I just wanted to thank you, Sam. Thank you for showing what an asshole is. Someone who cares more about themselves than others, some who takes, yet does not give. Someone who chooses not to learn anything or feel they know everything.

Thank you for showing me what it is like to be used. Someone who takes and does not give, takes for granted, and makes not effort to try. By showing me using I have learned that is not something I will accept by someone nor will I deliberately do to other people.

Thank you for showing me unhealthy love. In a relationship that has so many problems that it exhausts energy more often that giving any. Thank you for showing me manipulation, of one form, making promises that are not kept. Saying things for your own benefit rather than that of others. That it is selfish to think of your unhappiness without the other person, than their happiness without you.

Thank you for showing me things I want in a man, yet more than I do not want. Thank you for giving me that strength from experiencing something I do not want. I cannot thank you for my ability to hate, the anger that takes a while to heal and burn out.

Thank you for this rotten experience of love, pain, using, manipulation, and anger. From all these things the experience and change it brought to me, hopefully I have learned to be a better judge of people. So I will not wasted time with anything that is wrong, so I can learn eventually be the right. Thank you for being a person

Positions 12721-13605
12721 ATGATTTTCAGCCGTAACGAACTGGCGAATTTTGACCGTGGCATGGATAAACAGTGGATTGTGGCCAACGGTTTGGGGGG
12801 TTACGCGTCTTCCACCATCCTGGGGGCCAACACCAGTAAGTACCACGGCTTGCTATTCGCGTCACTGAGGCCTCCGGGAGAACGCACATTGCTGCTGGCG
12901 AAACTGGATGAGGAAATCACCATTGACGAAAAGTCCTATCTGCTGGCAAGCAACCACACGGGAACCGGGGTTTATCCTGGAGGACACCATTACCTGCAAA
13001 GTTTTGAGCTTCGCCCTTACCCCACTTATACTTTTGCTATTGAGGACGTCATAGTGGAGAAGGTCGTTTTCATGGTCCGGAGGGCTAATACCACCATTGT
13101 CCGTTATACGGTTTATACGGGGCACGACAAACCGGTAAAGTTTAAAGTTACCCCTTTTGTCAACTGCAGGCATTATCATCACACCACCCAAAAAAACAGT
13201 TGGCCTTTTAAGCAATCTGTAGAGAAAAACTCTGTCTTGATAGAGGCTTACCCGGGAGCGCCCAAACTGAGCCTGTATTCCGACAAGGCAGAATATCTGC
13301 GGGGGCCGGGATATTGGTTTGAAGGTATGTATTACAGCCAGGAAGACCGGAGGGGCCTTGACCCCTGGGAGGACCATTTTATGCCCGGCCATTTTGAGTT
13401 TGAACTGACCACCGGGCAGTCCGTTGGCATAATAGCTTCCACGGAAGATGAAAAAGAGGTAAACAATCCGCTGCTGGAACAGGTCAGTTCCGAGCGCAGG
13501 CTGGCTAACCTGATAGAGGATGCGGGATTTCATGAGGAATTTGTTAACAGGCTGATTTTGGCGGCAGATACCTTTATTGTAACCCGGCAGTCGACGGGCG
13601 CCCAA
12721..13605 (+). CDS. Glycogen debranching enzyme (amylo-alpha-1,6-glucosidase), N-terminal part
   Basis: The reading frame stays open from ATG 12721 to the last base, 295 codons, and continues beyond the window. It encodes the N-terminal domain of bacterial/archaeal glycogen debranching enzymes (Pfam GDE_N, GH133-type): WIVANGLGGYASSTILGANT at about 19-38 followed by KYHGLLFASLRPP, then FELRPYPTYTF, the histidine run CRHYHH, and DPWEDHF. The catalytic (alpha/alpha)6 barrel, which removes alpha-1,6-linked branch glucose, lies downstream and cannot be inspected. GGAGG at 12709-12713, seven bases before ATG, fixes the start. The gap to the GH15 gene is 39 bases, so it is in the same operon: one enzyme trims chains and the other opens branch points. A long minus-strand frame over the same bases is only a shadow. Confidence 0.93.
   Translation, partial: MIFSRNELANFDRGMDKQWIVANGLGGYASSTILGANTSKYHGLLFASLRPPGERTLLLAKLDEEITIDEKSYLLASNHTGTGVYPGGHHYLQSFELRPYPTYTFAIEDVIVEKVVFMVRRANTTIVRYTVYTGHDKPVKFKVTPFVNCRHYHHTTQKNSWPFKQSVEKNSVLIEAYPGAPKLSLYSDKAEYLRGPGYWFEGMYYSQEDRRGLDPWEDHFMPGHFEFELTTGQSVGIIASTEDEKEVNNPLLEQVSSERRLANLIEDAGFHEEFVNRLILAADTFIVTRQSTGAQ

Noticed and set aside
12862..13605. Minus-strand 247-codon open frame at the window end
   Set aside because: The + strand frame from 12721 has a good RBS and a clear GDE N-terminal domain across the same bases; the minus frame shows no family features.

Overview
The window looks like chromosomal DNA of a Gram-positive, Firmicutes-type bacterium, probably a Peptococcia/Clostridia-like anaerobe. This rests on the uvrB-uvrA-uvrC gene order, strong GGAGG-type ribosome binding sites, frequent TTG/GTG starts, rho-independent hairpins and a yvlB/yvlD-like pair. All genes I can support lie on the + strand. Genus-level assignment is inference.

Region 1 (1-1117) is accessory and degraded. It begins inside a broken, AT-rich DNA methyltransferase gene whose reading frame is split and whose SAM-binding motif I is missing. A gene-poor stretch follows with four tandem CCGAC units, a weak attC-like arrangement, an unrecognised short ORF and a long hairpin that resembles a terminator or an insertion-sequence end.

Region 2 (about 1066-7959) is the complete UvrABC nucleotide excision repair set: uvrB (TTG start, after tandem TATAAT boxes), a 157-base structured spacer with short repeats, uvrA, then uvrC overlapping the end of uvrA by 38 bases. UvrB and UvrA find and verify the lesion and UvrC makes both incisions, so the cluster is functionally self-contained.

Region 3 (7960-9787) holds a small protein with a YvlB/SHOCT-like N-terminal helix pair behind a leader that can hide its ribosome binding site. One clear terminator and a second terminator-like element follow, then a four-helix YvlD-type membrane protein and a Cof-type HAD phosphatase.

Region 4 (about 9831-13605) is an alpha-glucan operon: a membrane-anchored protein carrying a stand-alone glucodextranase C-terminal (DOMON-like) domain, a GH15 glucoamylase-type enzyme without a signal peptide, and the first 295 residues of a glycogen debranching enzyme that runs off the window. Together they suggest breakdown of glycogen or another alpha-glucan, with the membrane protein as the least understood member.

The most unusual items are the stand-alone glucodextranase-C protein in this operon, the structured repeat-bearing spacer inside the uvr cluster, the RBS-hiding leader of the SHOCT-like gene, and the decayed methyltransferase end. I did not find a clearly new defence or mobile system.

Generational Effects of Abuse

domestic violenceThis is a story of domestic abuse and how it often runs in families. The cycle of abuse is a tough one to break unless you begin to understand the facts about abuse.  Domestic abuse has more than one face and can affect you in many ways, including unknowingly teaching your children, by example, to choose similar relationships when they are adults. My family story includes all types of abuse, although I can’t say absolutely that sexual abuse exists, but red flags existed.

Types of Domestic Abuse:

  • Physical Abuse
  • Emotional Abuse
  • Financial Abuse
  • Sexual Abuse
  • Spiritual Abuse

When I was sixteen, I made the decision to distance myself from my father. However, I often felt guilty for not talking to him, and that guilt would drive me to call him again. My parents divorced when I was three years old, and I visited him twice a year every year up until the age of sixteen. At the age of sixteen I flat out refused to see him and from them on I think I saw him five times in over 20 years.

There are so many times my relationship with my father confuses me. On one hand, I don’t want to be around him when he is abusive, and that is more often than not. However, I know he suffers from mental illness, and that is not entirely his fault. Now, my aunt has taken over my father’s finances, and he is in a nursing home. My father is so out of control that the thought of my taking over his care gives me panic attacks.